5 – What are your own biases?
Asking the above questions is a process, but it is not a cookbook or algorithm. You can’t just go through the steps and get to the right answer. The process requires judgement, and there may be no absolutely right answer in the end. There may be unknowns or subjective elements.
Whenever judgement is required, it is a good assumption that your own biases are going to have an effect. The ultimate question, therefore, is – what are your own biases? You should be the most skeptical of information that plays right into your existing belief, especially if you are emotionally invested or they are a source of identity. It is reasonable to try to be as neutral and unbiased as possible, but you will never achieve this state, so at least you can be aware of your biases.
This also means trying to back up from any claim and understand what your narrative is. The most subtle and seductive intellectual trap is to have a narrative and not know it. As vigilant as I try to be about this, I still find myself falling into this trap. There are skeptical narratives, for example, such as the notion that con artists deceive people deliberately for nefarious purposes. While this certainly happens, it becomes an easy narrative that we can accept too quickly. Reality may be more complex.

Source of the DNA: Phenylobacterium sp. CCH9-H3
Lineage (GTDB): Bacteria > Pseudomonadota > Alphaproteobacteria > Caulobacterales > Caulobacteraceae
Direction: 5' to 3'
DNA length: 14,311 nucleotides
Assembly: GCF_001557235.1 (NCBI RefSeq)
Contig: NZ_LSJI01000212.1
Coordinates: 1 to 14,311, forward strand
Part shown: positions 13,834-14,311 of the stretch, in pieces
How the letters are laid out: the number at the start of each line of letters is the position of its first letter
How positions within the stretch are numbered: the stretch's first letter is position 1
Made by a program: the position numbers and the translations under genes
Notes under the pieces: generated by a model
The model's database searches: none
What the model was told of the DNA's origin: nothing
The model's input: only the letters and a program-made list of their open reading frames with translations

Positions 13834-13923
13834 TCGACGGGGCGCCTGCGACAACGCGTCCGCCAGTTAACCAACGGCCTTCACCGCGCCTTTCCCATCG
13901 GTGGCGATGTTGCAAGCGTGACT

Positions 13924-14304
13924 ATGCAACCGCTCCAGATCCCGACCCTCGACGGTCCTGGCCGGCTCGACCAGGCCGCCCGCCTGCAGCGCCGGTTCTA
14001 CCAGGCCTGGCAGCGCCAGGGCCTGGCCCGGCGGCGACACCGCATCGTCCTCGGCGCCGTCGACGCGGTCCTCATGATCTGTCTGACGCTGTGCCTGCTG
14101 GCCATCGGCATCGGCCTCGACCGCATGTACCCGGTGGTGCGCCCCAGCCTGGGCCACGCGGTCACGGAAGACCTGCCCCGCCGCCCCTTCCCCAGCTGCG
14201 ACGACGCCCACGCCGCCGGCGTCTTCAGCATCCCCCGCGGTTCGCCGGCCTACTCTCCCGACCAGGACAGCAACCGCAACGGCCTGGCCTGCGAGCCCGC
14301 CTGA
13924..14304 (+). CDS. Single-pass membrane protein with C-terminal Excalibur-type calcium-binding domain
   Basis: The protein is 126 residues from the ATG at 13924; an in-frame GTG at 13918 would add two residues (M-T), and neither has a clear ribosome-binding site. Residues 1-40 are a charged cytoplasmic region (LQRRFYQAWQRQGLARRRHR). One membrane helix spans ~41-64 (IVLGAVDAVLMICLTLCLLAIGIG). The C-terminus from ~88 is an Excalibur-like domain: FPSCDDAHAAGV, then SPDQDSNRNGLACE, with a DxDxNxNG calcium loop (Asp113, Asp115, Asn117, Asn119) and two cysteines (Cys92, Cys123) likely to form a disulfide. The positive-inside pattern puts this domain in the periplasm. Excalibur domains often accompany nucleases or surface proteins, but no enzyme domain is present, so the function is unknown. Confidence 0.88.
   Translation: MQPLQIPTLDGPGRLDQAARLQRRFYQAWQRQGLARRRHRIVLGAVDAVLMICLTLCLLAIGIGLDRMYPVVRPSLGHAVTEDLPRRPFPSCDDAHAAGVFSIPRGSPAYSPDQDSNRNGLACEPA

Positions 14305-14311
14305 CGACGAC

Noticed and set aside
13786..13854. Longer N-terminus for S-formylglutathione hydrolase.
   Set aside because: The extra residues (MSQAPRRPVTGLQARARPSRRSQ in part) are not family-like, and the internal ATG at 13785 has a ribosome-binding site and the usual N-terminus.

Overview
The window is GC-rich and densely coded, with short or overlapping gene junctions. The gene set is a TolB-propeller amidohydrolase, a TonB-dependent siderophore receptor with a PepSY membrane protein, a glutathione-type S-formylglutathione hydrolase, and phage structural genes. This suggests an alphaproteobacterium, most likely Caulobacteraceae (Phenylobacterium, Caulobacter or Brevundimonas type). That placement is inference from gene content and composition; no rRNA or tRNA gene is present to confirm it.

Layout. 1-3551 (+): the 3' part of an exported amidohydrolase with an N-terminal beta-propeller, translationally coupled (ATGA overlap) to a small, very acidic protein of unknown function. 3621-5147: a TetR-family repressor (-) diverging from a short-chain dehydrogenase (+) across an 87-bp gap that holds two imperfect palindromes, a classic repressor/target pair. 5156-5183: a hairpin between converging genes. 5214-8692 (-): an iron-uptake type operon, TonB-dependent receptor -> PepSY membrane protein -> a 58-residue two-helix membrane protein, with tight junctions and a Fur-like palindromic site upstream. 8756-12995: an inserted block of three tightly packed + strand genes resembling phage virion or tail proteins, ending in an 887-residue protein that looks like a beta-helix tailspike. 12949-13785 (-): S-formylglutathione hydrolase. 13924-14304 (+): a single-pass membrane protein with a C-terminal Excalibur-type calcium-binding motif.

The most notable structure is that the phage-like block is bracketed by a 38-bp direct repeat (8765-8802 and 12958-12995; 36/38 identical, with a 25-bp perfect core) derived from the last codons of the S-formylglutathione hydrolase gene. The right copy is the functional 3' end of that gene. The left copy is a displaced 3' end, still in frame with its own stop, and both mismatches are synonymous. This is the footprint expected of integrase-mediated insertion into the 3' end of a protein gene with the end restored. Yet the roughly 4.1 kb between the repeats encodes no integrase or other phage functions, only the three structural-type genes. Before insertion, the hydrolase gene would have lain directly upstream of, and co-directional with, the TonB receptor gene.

In addition to biases, there are all the cognitive pitfalls that I write about frequently here. Memory and perception are flawed, and human reasoning tends to take certain pathways of least resistance. We also are emotional creatures and our cognition is biased to reduce cognitive dissonance and enhance our emotional comfort.
There is no formula for evaluating a claim, but there is a process. Of course, not everyone has the time or resources to do a deep dive on every single claim. Life is too short. However, if you have not looked deeply into a topic then perhaps you should reserve judgment, or at least acknowledge that you do not have a solid basis for a strong opinion.
You don’t always have to put your nickle down. It is OK to say that you simply do not have a strong opinion because you recognize a question is complex and you have not taken the time to look into it thoroughly.
It is also reasonable to find sources that you generally trust. In essence, you can put the work into finding reliable sources with relatively low bias, or at least you understand their bias, and rely on them to summarize much of the above process for you. A great science communicator, like Neil Tyson, can serve this function. But I would not rely too heavily on any one source, as I said above. Having a few reliable high quality sources to get you up to speed on a topic is not a bad idea.
But there is no substitute for going through the process yourself. The process is also open-ended and is never done. This includes developing a basic scientific literacy and critical thinking skills.
It would be nice if most people came out of basic public education with these skills. Alas the evidence clearly shows this is not the case.